COVID-19 testing options are available through medical providers, self-referral sites, and at-home testing options. If you are experiencing COVID-19 symptoms, immediately contact your medical/healthcare provider, primary physician, or local medical clinic for guidance regarding testing. Determine which testing option is best for you.
At Home Care - Quarantine and Isolation Safety
COVID-19 can easily spread between people who are in close contact with one another. To help slow COVID’s spread, protect vulnerable individuals, and prevent the healthcare system from being overwhelmed, it is necessary for people who have been infected to isolate, and people who have been exposed to a person who has an active COVID-19 infection will need to quarantine.
What to do if you are sick (CDC website)
A COVID-19 vaccine is one of the most important tools to end the COVID-19 pandemic. A safe, effective, no-cost COVID-19 vaccine will be available to everyone in Marin County. Getting vaccinated, and boosted when eligible, can prevent you from getting the virus. It can also protect those around you from getting infected. Vaccinations combined with other daily health habits, like physical distancing, wearing masks, and washing hands, will help us return to a more normal way of life.
Mental Health and Wellbeing
If you are experiencing an emergency call 911.
If you are managing existing mental health conditions, you should prioritize self-care and reach out to your clinician if you have questions or concerns.
COM Psychological Services are available remotely via phone or Zoom for students who are currently enrolled. Services are free and confidential and include short-term therapy, consultation, crisis intervention, and referral. To schedule an appointment, please call and leave a message: (415) 485-9649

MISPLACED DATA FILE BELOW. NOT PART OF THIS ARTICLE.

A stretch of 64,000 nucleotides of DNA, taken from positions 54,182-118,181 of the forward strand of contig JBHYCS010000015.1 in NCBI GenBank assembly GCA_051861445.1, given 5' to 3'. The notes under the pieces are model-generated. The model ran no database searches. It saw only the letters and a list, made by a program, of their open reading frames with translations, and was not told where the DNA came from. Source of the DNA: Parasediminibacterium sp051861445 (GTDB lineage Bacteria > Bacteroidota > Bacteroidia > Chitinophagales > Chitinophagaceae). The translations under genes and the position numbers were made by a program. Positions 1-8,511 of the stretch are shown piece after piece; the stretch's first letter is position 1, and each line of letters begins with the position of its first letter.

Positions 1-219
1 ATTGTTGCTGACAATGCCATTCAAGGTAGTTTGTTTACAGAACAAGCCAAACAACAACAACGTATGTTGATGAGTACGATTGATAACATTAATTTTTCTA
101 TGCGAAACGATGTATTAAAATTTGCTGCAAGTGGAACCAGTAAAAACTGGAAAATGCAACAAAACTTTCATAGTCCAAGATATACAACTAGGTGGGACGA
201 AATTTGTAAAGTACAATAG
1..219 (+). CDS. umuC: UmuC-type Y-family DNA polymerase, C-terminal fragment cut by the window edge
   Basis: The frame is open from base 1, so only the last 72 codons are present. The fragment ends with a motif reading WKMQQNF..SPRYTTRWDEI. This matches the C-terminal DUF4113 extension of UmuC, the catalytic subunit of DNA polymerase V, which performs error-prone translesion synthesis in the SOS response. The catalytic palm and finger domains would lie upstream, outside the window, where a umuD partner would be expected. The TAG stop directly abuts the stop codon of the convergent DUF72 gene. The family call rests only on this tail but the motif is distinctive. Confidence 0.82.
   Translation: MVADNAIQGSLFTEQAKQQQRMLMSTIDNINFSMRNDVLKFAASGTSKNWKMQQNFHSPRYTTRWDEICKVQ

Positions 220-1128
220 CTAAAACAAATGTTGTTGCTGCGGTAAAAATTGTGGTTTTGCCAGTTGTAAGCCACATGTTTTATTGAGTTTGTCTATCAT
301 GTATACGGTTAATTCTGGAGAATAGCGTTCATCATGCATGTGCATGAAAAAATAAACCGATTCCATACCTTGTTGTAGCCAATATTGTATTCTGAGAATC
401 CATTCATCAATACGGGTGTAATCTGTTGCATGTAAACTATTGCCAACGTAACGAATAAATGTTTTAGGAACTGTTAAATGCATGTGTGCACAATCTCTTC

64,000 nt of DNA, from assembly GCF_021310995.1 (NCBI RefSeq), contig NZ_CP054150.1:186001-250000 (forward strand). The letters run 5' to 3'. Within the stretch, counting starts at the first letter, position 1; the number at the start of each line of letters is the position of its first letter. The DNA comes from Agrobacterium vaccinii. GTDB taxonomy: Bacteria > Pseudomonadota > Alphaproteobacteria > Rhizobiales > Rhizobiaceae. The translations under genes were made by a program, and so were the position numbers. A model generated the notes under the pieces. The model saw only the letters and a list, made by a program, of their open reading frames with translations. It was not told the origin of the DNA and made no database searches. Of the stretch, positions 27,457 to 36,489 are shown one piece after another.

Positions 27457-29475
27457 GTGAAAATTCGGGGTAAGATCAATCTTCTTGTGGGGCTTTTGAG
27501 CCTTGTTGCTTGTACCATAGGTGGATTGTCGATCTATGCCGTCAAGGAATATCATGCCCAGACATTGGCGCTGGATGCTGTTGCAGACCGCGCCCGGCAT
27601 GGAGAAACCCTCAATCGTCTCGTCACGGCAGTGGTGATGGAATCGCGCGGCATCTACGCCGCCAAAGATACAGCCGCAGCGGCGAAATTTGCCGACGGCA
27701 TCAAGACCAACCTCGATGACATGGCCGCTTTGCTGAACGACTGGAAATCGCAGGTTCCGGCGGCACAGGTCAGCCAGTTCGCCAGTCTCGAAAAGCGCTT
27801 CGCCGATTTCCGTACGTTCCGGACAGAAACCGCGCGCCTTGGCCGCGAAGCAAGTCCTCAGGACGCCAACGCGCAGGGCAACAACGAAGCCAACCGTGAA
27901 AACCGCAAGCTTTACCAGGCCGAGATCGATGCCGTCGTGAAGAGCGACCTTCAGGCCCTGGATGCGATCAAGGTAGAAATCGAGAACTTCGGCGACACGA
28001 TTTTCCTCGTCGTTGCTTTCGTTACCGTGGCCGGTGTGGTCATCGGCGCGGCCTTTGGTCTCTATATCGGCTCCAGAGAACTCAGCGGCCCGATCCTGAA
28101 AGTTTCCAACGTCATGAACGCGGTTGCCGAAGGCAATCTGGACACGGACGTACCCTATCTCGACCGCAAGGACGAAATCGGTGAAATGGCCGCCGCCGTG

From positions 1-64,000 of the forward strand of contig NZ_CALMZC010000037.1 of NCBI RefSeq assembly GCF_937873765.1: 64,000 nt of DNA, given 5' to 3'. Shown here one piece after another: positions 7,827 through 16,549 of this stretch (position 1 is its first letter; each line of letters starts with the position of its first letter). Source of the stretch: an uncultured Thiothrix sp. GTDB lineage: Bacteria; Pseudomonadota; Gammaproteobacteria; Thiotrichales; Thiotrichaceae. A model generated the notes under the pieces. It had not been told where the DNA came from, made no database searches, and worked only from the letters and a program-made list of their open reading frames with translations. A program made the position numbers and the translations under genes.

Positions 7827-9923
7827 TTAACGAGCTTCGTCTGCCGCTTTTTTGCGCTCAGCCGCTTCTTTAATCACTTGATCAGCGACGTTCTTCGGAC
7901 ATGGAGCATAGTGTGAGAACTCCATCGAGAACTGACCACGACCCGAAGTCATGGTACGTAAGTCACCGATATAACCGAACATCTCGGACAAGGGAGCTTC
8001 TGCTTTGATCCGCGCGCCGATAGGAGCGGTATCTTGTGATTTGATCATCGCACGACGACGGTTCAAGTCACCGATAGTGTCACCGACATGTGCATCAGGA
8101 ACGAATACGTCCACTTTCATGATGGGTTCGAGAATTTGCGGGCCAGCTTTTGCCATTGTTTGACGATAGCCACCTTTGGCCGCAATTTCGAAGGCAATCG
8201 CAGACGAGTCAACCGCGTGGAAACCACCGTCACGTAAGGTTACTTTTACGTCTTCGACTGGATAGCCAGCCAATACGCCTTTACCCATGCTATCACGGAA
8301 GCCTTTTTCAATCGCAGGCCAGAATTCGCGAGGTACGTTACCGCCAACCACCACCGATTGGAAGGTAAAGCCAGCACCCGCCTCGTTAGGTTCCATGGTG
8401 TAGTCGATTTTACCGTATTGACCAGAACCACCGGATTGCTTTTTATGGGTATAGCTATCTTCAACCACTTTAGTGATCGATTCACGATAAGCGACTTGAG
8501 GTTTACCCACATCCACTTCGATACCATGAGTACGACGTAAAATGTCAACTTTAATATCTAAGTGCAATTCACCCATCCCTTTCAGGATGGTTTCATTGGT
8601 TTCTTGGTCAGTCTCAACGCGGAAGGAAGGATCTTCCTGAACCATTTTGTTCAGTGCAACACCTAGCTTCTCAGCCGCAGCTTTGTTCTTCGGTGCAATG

Employee Assistance Program (EAP)
Anthem’s EAP Website is confidential information, support, and referral service offering tools and resources designed to help maximize productivity and meet the challenges of modern life. As an employer-sponsored program, EAP services are available to employees and their household members at no additional cost to them.
For access call (800) 999-7222 or visit: Anthem EAP (use "SISC" for company name)
Responsibility and Accountability
COM is mask friendly! In the interest of creating a culture where health and safety are promoted and realized, be kind and respect the choices of others.
Those who do not follow COVID-19 protocols may be subject to discipline from their supervisor (employees) or the Student Activities and Advocacy Office (students and student workers).
- Individuals should first attempt to resolve concerns on their own.
- For employees, supervisors/managers should be brought in if there is repeated non-compliance.
- For students, student conduct/COM CARE should be contacted for repeated non-compliance.
While compliance is a personal responsibility, repeated refusal to comply with protocols should be handled through the appropriate channels.